07:10 GMT20 June 2021
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    Karolinska University Hospital listed a plethora of side effects, including infertility, cancer and thrombosis, and emphasised the low evidence of the hormone treatment achieving the desired effect amid doubts about long-term safety.

    Karolinska University Hospital in Stockholm, one of Sweden's largest medical institutions, is now terminating its controversial irreversible hormone treatments for minors suffering from 'gender dysphoria', that is, being born into the 'wrong sex', national broadcaster SVT reported.

    In its updated guidelines that came into force at the start of May, the acclaimed hospital called these treatments controversial and suggested that they involve risks.

    Previously, Karolinska University Hospital became the first in Sweden to offer gender identity investigations for children and young people. The special department opened in 2000 and over 700 young people have since been investigated for gender dysphoria. The diagnosed patients were able to receive hormone treatment at Karolinska Hospital.

    Previously, the practice of hormone treatment had fallen under scrutiny, not least from SVT's team for investigative journalism that highlighted the risks associated with this practice, as well as its irreversible health effects. SVT also reported an “explosive” increase in adolescents undergoing gender reassignment amid other conditions such as depression and eating disorders.

    Yet another problem associated with the so-called “regretters” who have second thoughts about the “gender-confirming” treatment afterwards.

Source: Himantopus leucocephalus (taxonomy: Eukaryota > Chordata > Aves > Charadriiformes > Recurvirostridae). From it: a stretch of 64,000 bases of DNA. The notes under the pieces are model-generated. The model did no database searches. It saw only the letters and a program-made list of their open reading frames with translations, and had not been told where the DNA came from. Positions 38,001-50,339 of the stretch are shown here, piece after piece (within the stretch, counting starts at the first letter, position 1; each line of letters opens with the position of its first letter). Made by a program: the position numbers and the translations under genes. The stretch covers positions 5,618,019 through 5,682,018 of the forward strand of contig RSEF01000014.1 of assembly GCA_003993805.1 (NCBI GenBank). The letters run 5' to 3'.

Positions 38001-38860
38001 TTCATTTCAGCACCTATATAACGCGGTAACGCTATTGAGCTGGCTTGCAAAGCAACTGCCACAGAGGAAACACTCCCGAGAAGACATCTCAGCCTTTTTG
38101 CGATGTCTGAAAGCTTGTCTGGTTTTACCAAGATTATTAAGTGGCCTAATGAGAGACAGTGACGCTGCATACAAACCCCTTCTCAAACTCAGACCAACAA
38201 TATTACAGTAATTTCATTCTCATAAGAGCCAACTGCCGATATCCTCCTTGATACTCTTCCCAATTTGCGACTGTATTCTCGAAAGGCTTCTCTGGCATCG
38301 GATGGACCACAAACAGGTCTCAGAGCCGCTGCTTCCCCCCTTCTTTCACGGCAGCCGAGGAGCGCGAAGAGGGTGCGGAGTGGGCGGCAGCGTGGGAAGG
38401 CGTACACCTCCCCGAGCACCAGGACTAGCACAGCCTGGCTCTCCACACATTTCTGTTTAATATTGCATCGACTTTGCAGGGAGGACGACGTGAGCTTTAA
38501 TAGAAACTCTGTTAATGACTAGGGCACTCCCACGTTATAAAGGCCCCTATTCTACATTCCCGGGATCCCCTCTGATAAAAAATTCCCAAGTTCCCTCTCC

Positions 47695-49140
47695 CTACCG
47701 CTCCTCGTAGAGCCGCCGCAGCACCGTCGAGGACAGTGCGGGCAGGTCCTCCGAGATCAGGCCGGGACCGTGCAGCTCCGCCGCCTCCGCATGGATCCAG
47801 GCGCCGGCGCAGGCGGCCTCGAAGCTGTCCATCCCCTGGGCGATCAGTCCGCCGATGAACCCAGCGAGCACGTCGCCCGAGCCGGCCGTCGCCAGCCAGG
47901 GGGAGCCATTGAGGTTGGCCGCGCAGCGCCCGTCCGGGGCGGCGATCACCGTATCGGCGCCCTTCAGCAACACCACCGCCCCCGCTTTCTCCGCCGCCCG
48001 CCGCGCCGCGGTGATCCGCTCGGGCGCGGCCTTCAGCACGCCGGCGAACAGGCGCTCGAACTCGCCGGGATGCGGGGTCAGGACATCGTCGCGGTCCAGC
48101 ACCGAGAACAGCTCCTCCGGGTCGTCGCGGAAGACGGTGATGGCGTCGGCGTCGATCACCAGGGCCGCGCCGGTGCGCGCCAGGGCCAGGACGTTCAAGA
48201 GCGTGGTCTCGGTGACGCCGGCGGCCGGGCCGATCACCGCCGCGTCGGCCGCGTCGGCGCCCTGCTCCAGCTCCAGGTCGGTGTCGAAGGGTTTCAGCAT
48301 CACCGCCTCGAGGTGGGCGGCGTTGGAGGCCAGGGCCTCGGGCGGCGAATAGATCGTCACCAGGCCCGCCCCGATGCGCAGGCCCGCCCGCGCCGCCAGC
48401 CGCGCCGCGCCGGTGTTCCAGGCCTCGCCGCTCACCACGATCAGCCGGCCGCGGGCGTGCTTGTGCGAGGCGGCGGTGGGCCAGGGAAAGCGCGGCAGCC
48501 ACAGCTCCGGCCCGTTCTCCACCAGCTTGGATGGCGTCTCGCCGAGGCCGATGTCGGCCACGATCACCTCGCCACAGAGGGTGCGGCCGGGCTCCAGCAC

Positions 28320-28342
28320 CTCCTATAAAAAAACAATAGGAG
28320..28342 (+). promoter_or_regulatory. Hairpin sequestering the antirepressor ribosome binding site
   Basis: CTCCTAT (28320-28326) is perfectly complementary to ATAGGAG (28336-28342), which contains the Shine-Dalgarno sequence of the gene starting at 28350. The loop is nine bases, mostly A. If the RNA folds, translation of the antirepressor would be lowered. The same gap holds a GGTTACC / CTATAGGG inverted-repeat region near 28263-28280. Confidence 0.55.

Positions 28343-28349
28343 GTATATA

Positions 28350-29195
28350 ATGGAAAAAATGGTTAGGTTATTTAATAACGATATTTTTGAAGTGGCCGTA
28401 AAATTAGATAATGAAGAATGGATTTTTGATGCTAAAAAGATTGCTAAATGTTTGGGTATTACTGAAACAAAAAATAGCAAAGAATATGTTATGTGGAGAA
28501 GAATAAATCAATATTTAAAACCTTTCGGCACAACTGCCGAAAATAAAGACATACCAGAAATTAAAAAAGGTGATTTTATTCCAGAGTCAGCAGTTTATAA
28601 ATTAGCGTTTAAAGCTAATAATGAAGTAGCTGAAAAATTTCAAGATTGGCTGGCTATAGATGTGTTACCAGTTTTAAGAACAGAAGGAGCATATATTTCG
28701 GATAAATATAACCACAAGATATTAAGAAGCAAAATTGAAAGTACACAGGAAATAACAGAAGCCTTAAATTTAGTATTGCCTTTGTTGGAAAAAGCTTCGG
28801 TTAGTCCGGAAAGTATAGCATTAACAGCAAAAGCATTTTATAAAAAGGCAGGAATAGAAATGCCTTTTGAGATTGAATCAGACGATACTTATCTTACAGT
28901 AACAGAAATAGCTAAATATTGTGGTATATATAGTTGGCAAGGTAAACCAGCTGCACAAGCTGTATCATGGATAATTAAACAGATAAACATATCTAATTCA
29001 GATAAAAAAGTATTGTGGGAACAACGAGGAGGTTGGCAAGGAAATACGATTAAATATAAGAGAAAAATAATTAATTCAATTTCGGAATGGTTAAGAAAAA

“Healthcare does not know what they are doing. They have no science behind this. They are experimenting on a young generation that has their whole life ahead of them. I don't know of any other area in medicine where a treatment is tried in this way,” one of patients who lives with irreversible consequences of hormone treatment told SVT.

    Karolinska's Per-Anders Rydelius previously defended the treatment by claiming that it follows investigation models and is by no means experimental.

    However, Karolinska's updated guidelines now describe a plethora of side effects: cardiovascular disease, osteoporosis, infertility, cancer and thrombosis. The hospital also emphasised the low evidence of achieving the desired effect and that there is very little knowledge about safety in the long term.

    The new guidelines imply that no new minors will receive hormone treatment, other than within the framework of clinical studies. For patients already undergoing treatment, physicians should make a “careful individual assessment of whether treatment should be continued or discontinued”.

    This step was welcomed by, among others, Emelie Köhler, the co-founder of detransinfo.se, a website for people who regret their gender correction. She called it a “super important step in the right direction”.

    “Now it is important that the others follow Karolinska's decision”, Emelie Köhler told SVT.

    Related:

    Swedes See Avalanche-Like Increase in Gender Dysphoric Teenage Girls
    Sweden's New Children's Bible Focuses on Diversity, Gender
    Sweden to Remove 'Mother' and 'Father' From Parental Code to Make It Gender Neutral
    Tags:
    hormones, Hormone treatment, gender reassignment, Sweden
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